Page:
• Not all markets have backwards compatibility. Eg, in Australia, the 80GB model doesn't. In fact there is NO PS3 model in Australia that has it at all. The old discontinued 60GB models are prized.

      Australia's a small enough market that Sony just doesn't give a shit about its customers.

      ws

      • by dltaylor (7510)

        Sony is the company of DRM, and the "no it's not better, but we control both the content and the player" Blu-Ray. The WORLD is not a big enough market for Sony to "give a shit about its customers".

    • You forgot to mention that the new 80GB model, the only 80GB model currently sold, doesn't have any backward compatibility because Sony cut the software "to save costs."

      Joystiq has a handy-dandy chart [joystiq.com] comparing the various PS3 models.

    • by King_TJ (85913)

      I totally agree. I own the original 60GB model myself, and I'm really happy it has full hardware PS2 compatibility. I actually bought more PS2 titles to play on it than native PS3 titles, for the first few months I owned the system. (The PS2 games were available dirt cheap in the bargain bins at local game stores.)

      The only problem I've recently had with my PS3 though (and it's one I've seen referenced on several other web sites) is my HDMI port dying. I had to start connecting it to my plasma TV with a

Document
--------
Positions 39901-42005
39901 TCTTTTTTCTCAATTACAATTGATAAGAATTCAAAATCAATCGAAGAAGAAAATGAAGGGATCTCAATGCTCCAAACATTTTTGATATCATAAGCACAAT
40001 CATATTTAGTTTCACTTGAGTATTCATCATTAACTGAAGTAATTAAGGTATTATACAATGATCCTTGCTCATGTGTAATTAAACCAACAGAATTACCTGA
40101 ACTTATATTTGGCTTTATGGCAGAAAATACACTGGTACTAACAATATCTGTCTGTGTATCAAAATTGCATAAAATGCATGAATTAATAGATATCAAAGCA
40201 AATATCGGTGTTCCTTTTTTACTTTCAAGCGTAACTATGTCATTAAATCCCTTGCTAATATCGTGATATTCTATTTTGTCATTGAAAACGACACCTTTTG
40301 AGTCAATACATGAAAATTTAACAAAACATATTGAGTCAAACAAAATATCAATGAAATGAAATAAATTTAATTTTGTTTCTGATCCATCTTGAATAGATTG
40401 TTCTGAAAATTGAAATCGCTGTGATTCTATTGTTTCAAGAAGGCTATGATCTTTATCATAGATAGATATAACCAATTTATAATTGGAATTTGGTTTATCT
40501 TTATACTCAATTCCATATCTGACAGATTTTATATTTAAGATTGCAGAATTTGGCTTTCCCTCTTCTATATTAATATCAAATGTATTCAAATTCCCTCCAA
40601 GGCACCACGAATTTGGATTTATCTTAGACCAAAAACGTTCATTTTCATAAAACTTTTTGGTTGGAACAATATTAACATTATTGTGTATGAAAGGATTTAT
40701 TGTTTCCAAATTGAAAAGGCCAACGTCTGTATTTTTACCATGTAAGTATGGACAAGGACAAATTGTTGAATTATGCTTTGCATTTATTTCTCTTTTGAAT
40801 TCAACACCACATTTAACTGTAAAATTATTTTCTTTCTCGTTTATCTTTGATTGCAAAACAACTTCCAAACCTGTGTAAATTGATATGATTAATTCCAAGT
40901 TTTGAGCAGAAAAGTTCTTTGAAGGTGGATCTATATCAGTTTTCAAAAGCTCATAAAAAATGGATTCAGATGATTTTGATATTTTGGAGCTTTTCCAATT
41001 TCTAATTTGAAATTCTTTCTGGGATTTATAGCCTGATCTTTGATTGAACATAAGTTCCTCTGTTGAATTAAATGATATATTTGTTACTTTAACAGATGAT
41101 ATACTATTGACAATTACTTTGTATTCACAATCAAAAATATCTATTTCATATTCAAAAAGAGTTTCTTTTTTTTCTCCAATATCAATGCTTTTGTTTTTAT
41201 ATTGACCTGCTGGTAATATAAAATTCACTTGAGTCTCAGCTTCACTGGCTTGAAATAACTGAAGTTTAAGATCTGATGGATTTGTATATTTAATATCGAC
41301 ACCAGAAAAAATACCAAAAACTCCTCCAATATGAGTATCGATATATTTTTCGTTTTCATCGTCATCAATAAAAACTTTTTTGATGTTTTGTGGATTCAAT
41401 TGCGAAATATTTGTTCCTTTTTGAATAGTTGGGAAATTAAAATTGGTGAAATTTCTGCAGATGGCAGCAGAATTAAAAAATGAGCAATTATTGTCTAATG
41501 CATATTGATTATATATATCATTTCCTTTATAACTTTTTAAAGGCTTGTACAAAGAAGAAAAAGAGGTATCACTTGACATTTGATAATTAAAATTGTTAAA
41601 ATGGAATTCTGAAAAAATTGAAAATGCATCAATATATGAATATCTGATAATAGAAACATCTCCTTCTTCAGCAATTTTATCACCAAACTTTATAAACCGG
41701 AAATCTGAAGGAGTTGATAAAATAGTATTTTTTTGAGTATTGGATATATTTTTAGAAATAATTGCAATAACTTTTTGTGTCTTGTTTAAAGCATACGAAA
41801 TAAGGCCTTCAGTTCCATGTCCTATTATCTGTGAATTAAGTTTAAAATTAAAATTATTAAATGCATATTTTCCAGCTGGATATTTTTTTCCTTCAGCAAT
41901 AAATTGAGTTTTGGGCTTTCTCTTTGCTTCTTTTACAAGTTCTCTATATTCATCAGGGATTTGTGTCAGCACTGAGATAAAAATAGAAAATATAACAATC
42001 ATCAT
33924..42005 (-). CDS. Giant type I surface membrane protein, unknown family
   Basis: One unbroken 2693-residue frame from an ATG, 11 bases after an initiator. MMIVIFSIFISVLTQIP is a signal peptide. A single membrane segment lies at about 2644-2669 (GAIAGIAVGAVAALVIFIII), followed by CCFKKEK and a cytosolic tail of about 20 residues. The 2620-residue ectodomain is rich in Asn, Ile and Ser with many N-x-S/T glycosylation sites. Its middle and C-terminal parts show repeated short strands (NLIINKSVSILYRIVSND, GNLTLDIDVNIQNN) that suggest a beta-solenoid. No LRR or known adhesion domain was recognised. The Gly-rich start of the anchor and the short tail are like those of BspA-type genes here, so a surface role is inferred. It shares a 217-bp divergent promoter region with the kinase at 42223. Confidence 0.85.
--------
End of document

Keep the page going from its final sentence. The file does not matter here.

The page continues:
• While the part about needing to be $299 to compete was interesting (but it was in a comment), is this really newsworthy? Now, if the price of the parts went down and the price of the system DIDN'T go down, that might be more worth it. But how interesting is a news flash telling us that the price of electronic components has reduced in price over the last few years? Hmmm.

    On the other hand, I did find the pricing interesting, as those prices are a lot cheaper than I get for my computer. I wonder if that'

    • by repvik (96666)

      If you bought parts for your computer in the scale of millions, you'd get them a hell of a lot cheaper...

    • I wonder if that's because computer parts are marked up more, or because the PS3 components aren't t as powerful (what a very relative, subjective, and non-descript word... sorry) as my computer components.

      A combination most likely. If the GPUs and/or their boards are being custom made, then they might be able to leave things out that are required for computers. Also, they deal directly with the manufacturer whereas we deal with two layers in between. Finally, they purchase so many units that they surely get a bulk rate, especially since they can play the companies off of each other.

  • in Europe. If a PS3 costs them $448.73 (317,48â) to make, that means they make almost 80,00â for every console sold in the EU (they sell for 399,00â). A price drop *could* be possible here in the old continent.

    • by tilandal (1004811)

      That is including VAT. If you assume 20% VAT the actual "cost" would be 320Ã.

    • That would be true if there wasn't a shwack of other costs associated with each unit in addition to the cost of the parts. It costs money to build factories, ship units, print packaging, do quality control testing, etc etc. Unless Sony has also managed to make all of those things cheaper, I would bet they still aren't actually making a profit on each PS3 sold.